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February 11, 2010

Meditation during pregnancy

Meditation is a wonderful practice during pregnancy. Meditation can help ease the hormone induced anxiety of pregnancy, it's great practice for managing labour pain and good for your physical health too. And if it's good for mum it's good for baby.

I've practiced meditation for many years, I aim to do one hour every morning. In reality an hour is a struggle for me, and I often miss one or two days a week. But I figure as long as my practice is regular and I put in effort then I will get better over time.

I practice a technique called Dhyana meditation, as taught by Shivarudra Balayogi. He says
Sit comfortably with the back and neck straight,
Close your eyes.
Concentrate the mind and sight in between eyebrows.
Keep watching there by focusing the attention.
Do not repeat any mantra or name. Do not imagine anything.
Do not open your eyes until the duration of meditation is over.
For more on this technique visit this website. There are many, many techniques and if you are interested in starting meditation experiment until you find one that suits you. This style of meditation is about thoughtless awareness, I also do some guided relaxations in my pre-natal yoga class which involve sending love to the baby and thanks to the world for support and lovely things like that. These are only for five or ten minutes at a time.

So back to pregnancy. Before I was pregnant I had heard that being pregnant is very grounding and that people find meditation easier during pregnancy. Prior to my pregnancy was one of the easiest and most regular periods of meditation I've been able to do. But since then it's been a very different story!

Between nausea, constant hunger and sleepiness I've found early mornings on an empty stomach difficult, which is the time of day I usually meditate. I gave up meditation completely for a few weeks when morning sickness was at it's peak, and have since found mornings a bit easier if I have some milk or fruit or some other simple food before sitting.

Then actually sitting has been difficult too. My back and hips ache, and I've found sitting in my regular half lotus far too much work for my stomach muscles. There was a stage where the only position I could stay still in for long periods was on my back supported on two bolsters, like this. This is a lovely stretch during pregnancy anyway as it opens the lungs, ribs and shoulders. Now I'm too big to lie on my back at all, no matter how well supported! These days I'm comfortable sitting in half lotus with my back against the wall, which is great.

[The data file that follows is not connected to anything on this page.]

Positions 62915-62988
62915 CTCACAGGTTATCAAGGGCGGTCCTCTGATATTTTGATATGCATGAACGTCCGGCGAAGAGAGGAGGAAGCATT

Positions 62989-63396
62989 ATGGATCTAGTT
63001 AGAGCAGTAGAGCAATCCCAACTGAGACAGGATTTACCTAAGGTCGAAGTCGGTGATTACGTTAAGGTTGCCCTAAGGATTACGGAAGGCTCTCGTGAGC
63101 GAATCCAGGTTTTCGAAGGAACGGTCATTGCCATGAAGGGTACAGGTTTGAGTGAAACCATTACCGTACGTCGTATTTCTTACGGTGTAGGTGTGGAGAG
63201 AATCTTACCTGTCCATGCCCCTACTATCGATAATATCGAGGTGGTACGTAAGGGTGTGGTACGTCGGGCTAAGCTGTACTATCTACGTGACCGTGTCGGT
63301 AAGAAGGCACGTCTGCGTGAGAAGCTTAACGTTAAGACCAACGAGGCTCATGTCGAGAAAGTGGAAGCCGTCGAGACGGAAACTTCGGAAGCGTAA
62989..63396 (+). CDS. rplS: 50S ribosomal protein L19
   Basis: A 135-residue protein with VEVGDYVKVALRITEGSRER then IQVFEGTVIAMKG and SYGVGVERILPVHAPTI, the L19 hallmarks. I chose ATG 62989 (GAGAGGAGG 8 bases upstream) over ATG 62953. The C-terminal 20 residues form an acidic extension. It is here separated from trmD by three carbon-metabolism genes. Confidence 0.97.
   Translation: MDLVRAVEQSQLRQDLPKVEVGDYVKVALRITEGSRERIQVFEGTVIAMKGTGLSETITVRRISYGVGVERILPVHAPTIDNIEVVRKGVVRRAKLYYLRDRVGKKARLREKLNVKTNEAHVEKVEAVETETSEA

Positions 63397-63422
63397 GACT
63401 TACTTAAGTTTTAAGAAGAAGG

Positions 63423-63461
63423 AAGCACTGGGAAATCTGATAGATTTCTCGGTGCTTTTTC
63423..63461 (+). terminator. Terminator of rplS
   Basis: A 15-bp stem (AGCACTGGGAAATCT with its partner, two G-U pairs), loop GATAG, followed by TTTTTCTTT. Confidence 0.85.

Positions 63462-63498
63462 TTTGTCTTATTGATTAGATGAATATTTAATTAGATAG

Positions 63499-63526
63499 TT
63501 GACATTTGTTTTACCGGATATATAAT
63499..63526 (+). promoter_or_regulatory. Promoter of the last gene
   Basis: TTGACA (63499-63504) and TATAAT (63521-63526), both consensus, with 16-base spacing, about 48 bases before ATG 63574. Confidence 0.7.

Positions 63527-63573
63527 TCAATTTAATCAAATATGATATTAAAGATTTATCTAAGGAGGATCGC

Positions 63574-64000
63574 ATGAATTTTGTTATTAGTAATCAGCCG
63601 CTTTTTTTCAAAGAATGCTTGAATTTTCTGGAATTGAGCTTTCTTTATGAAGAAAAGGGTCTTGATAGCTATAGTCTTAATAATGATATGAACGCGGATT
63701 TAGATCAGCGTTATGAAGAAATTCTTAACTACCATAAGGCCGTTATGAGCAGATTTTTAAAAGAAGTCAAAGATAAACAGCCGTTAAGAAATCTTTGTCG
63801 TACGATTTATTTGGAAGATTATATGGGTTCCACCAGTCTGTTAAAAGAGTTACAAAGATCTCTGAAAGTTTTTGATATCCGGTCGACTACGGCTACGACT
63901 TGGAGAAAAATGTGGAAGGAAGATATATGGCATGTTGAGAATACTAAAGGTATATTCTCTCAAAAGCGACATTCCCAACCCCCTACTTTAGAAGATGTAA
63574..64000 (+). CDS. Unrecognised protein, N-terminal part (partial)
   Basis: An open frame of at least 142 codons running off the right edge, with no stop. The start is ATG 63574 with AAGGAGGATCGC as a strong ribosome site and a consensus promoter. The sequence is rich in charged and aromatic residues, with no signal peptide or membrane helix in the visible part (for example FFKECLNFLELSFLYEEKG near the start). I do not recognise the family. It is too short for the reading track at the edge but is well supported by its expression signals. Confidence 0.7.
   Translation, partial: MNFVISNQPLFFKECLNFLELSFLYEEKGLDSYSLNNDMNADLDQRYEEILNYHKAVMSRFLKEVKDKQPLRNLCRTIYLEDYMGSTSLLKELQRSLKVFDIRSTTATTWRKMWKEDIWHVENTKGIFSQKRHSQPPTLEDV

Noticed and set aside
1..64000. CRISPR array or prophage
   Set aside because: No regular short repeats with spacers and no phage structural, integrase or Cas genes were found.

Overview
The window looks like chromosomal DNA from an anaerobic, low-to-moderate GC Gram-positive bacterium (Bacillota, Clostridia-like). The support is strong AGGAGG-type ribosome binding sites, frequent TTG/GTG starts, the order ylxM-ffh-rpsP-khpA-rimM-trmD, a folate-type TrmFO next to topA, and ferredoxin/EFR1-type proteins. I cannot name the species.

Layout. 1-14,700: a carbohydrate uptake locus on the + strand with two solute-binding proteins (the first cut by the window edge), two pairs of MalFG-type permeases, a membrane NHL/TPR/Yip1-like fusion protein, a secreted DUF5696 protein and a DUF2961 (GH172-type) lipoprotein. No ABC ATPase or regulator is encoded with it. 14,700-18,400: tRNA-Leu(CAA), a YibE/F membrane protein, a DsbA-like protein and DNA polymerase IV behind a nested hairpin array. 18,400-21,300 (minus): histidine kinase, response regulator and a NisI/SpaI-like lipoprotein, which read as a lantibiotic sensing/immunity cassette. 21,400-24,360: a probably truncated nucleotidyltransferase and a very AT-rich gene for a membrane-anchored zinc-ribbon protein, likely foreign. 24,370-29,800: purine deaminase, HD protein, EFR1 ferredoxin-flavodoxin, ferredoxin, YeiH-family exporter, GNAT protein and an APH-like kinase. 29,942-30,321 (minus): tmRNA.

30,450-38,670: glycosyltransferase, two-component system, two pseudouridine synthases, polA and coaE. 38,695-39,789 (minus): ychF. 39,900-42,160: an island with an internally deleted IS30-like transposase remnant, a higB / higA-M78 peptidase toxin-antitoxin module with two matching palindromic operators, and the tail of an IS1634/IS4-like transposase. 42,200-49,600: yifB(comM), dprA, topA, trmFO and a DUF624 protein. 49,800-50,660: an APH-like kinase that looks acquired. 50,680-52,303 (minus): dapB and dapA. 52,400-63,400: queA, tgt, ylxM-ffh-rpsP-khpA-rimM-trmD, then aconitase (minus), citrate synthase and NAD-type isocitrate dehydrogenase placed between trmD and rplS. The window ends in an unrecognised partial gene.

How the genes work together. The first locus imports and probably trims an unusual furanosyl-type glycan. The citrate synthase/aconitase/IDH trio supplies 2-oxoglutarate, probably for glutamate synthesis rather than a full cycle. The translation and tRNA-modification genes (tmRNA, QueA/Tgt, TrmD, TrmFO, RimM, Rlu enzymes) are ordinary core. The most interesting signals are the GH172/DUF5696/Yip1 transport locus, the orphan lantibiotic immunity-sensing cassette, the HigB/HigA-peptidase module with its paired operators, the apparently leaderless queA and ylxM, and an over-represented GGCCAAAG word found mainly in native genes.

And there's my mind. Anxious, hormone fueled,'s really hard to keep it from wandering. When I finally get comfy the baby gets the hiccoughs or decides to have a kicking frenzy against my ribs, so really, I can't win.

So in short, I feel meditation has really been very beneficial to my pregnancy, but it certainly hasn't been easy. If you are struggling with meditation don't worry, you are not alone. It's called practicing for a reason, and you'll probably find that even the most seasoned meditators have to put in effort. We have this idea in the west that some people can just close their eyes and enter heightened states of awareness. But for most of us it's about dedication, discipline and patience, as my guru says. And like pregnancy, birth and parenting, it really is worth it!


Anna said...

Do you know anything much about TM meditation? I am considering a course on this. What brought you to your meditation technique?

Sudha said...

Hi Julia ,
Congrats!I have a request. Could you post something on post natal care of the mother / baby. I know its kind of early for you but I recently had baby and would like to follow ayurvedic diet / lifestyle .

Julia said...

Anna, I know a few people who have really got a lot out of TM. My problem with it is that you have to pay a lot of money to develop your techniques. I also prefer a technique that doesn't have levels, as it encourages a materialistic, worldy, linear view of spirituality, and I just don't think it's that simple. Have a go, but do try other techniques as well. You might find one that's free to learn and once you've learned your practice is independant. See what works for you.

Sudha, make sure you check out a website called Sacred Window, it's excellent, Ysha Oakes teaches very pure Ayurveda and has a wealth of knowledge on post-natal care. I'll post something soon too.